Microsoft Corp. is still examining the Liberty Alliance Project, an Internet user authentication system, and has yet to reach a decision on whether to join the growing number of companies supporting the system, the company's president said Thursday.
"The Liberty Alliance is something that I think we are still trying to understand in terms of what the exact intention of that alliance is, in terms of the product that they intend to bring to market or how they intend to function so at this point in time," said Richard Belluzzo, president and chief operating officer of Microsoft, speaking at a Tokyo press conference.
"We're evaluating it, we're trying to understand what the Liberty Alliance stands for. It was initially started, I think, mostly to counter-attack (Microsoft's Passport authentication system) but if we share the same vision and same goals and same vision going forward we may share some opportunities."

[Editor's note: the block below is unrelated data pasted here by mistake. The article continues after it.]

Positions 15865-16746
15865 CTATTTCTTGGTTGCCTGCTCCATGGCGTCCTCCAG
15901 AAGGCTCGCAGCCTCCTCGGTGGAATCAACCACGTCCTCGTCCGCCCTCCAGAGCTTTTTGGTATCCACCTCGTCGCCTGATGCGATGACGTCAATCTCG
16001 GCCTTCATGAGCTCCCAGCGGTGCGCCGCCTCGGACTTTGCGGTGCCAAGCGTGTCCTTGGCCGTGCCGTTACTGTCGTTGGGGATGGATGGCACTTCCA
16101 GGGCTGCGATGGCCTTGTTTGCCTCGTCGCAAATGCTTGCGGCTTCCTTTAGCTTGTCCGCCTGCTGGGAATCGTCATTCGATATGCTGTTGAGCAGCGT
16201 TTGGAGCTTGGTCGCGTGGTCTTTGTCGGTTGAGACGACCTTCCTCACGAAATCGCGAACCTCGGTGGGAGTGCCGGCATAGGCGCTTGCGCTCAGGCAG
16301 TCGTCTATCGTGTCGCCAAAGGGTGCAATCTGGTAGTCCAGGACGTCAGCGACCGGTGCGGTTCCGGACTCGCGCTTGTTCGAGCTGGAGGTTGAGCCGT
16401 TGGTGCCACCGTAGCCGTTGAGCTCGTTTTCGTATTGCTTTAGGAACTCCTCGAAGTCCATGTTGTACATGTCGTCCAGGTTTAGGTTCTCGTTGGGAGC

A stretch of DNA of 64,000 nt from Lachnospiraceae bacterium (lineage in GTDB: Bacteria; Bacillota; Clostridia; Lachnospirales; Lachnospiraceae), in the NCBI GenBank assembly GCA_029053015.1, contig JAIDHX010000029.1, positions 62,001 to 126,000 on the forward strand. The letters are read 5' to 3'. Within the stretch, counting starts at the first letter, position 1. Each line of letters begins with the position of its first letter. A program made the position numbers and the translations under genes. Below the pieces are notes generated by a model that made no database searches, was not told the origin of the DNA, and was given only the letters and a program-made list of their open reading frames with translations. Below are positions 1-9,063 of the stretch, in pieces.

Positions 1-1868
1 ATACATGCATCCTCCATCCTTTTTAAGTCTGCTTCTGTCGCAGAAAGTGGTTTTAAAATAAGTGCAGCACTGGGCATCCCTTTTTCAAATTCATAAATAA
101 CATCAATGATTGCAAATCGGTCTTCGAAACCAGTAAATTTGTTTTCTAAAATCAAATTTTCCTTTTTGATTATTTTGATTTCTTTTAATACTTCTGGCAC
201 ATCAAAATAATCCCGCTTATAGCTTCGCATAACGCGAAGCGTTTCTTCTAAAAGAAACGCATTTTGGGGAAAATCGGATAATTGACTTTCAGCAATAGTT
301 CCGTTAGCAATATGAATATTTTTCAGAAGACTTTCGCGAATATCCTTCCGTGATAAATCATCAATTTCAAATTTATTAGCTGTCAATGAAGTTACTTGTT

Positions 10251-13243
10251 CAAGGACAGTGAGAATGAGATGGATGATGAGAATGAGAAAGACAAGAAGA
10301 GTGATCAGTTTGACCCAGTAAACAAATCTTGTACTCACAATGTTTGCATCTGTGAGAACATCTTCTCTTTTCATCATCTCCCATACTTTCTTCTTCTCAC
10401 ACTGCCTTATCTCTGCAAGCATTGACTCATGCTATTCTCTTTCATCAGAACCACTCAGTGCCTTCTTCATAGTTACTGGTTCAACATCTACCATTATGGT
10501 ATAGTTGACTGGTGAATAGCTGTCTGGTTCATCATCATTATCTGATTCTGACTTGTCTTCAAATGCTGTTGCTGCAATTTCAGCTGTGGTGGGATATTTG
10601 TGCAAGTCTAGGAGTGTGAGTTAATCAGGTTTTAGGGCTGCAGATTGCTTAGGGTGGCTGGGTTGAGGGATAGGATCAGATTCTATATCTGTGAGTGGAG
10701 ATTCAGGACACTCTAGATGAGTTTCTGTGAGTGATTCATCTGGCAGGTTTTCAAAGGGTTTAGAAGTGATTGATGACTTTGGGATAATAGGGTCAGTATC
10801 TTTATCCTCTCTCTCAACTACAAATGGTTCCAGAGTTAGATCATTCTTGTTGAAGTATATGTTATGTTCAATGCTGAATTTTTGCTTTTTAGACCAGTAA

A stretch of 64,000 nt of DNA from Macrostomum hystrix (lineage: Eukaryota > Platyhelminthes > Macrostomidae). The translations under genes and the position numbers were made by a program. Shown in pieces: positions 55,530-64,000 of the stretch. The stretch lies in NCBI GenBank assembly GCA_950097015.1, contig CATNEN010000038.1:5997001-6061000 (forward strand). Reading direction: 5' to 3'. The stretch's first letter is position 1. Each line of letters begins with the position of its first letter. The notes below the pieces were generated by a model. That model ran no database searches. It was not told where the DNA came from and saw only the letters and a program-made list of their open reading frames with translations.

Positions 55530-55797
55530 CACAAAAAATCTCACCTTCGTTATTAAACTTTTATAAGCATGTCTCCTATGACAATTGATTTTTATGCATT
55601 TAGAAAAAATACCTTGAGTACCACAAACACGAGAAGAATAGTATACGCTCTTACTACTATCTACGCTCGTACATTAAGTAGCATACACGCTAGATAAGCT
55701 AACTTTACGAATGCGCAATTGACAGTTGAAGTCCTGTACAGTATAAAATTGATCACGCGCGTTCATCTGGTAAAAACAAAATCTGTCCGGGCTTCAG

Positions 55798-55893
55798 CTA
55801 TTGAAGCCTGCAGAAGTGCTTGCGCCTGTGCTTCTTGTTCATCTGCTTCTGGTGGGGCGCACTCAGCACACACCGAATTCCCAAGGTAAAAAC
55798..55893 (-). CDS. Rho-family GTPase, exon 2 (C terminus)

The Liberty Alliance Project was announced in late September and has as its goal the creation of a ubiquitous, single log-in and decentralized authentication system for online services, accessible from any device connected to the Internet. Led by Sun Microsystems Inc., the group includes America Online Inc., Cisco Systems Inc., eBay Inc., Nokia Corp., NTT DoCoMo Inc., RealNetworks Inc., RSA Security Inc., Sony Corp., Verisign Inc., Vodafone Group PLC. and other companies.
Microsoft's began pushing its own Passport system in late 1998 and recently announced plans to support Kerberos security in the system in the hopes of gaining wider support for the service from other retailers and Web site operators. Like Liberty Alliance, it also allows users to authenticate themselves once and then visit a network of Web sites without the need to log in again.